ReaLNero's blog

By ReaLNero, 15 months ago, In English

Constructive algorithms are a common sight in both olympiads and online programming contests. If you’re looking for some examples, check out the CodeForces problemset, filtering for “constructive algorithms”.


What’s a constructive algorithm, exactly? I think it’s most helpful to give an example problem:

Let $$$1 \leq N \leq 10^5$$$ and $$$1 \leq K \leq log_2(N)$$$ be fixed. Imagine performing a binary search on the values $$$1...N$$$. Give a value X, $$$1 \leq X \leq N$$$ which would be found in exactly K steps using binary search.

There's a bunch of variations on binary search, so assume I chose a particular one in this example.

We’re supposed to generate an example number which satisfies the above condition (found in exactly K steps of a binary search). Of course, contests add parameters to these conditions, so that multiple test cases can be given. In almost all constructive algorithm problems, there are a lot of possible solutions, and usually any example which satisfies the conditions is accepted.

Since there are multiple solutions, you have to find a pattern that can be generated programmatically, and implement it. These problems are usually ad-hoc, with little knowledge of data structures and algorithms needed. People with strong mathematical creativity especially shine in this category of problems. The normal strategy for these problems is to manually solve a few example inputs, and try to generalize your thinking process.

If you don’t come from a mathematical background, I can offer some hacky strategies on solving these problems without requiring much creativity on your side...


Notice that the conditions in this problem can be tested with a simple script. You shouldn’t worry about complexity on your script, since we’ll only care about small values of $$$N$$$, as larger answers will be difficult to inspect manually.

Now that we have an algorithm which checks if an answer is correct, we can create another function which generates all possible answers, and use both functions to generate a (slow!) solution.

This is very valuable -- instead of having to solve examples yourself, you can just use this solution to see what correct answers look like for different parameter values. So time to put on your detective hat, and try to find a pattern in the outputs you see!

Let's say we're testing $$$N=16, 1 \leq K \leq 4$$$ in the problem above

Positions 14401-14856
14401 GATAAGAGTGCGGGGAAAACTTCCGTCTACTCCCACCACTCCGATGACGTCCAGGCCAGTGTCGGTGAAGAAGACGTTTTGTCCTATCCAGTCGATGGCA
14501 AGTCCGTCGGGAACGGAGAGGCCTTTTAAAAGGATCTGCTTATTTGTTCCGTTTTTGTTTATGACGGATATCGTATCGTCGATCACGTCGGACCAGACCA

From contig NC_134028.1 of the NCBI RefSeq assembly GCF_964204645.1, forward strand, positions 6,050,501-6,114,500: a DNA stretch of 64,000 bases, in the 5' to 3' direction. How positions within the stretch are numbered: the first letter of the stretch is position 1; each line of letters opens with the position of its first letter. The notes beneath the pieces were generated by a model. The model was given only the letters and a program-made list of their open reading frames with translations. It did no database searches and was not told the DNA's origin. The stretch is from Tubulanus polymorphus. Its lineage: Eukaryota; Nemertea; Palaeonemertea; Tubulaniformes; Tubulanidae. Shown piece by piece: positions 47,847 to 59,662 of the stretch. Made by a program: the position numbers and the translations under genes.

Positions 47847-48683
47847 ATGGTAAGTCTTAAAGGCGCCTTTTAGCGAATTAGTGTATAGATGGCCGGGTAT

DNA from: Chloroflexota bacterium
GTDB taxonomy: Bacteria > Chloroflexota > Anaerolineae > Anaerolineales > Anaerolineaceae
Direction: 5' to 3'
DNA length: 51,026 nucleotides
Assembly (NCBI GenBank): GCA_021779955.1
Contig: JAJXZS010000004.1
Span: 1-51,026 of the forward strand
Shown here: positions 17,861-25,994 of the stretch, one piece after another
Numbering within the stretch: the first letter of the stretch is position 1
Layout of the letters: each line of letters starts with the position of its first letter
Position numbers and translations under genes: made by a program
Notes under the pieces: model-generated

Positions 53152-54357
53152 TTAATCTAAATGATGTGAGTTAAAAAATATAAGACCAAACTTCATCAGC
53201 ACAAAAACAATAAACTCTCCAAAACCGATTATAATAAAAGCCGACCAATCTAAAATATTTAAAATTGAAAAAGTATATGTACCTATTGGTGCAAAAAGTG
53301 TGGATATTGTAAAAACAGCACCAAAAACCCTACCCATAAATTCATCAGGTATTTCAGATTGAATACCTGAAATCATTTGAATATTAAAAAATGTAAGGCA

$$$N=16, K=1$$$: only X=8 works.

$$$N=16, K=2$$$: both X=4 and X=12 work.

$$$N=16, K=3$$$: X=2, X=6, X=10, X=14 work.

$$$N=16, K=4$$$: X=1, X=3, ...

Focus on the very first input we get for each $$$K$$$: it's 8, 4, 2, 1! It seems like there’s a pattern that we can use: we start with N and divide by 2 (rounding down) K times.

Now that we have a pattern, we ought to prove it… In case you are time constrained or have difficulty proving it in the first place, you can just go ahead and use the script: write out your proposed solution, and test as many parameter values as you can with your two solutions. You are probably going to miss most parameter values, but that’s okay: patterns rarely break for N >= 4030, and it’s worth the penalty to see if you’re right.

If a problem of this type has a well-hidden pattern, this strategy shines: you can test patterns as fast as you can write them up. If you didn't have this script ready, you would have to execute the algorithm on paper, which is both slower and more error-prone.

A drawback of this approach is that you might spend time writing scripts without getting any further insight. So consider the risk before attempting this approach -- try the other problems first perhaps?

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By ReaLNero, 4 years ago, In English

The recurrence

f(i, i) = 0

f(i, j) = g(f(i, j - 1), f(i + 1, j)) + cost(i, j)

for any function g and cost (minimum and (i + j), respectively, for example) generates a family of graphs that (informally) look like a complete binary tree that cuts into itself.

Has this family of graphs been named? Does it have properties that could be useful in competitive programming?

Notable things:

  • The graphs have no Euler path nor circuit for depths larger than 2.

  • Maximal independent set is taking the last depth, third last depth, etc.

  • Seems like Hamiltonian paths don't exist for larger depths.

  • Hamiltonian circuits definitely don't exist, since there are vertices with degree 1.

  • Odd cycles don't seem to exist, which means the graphs are bipartite

Screenshot courtesy of VisuAlgo

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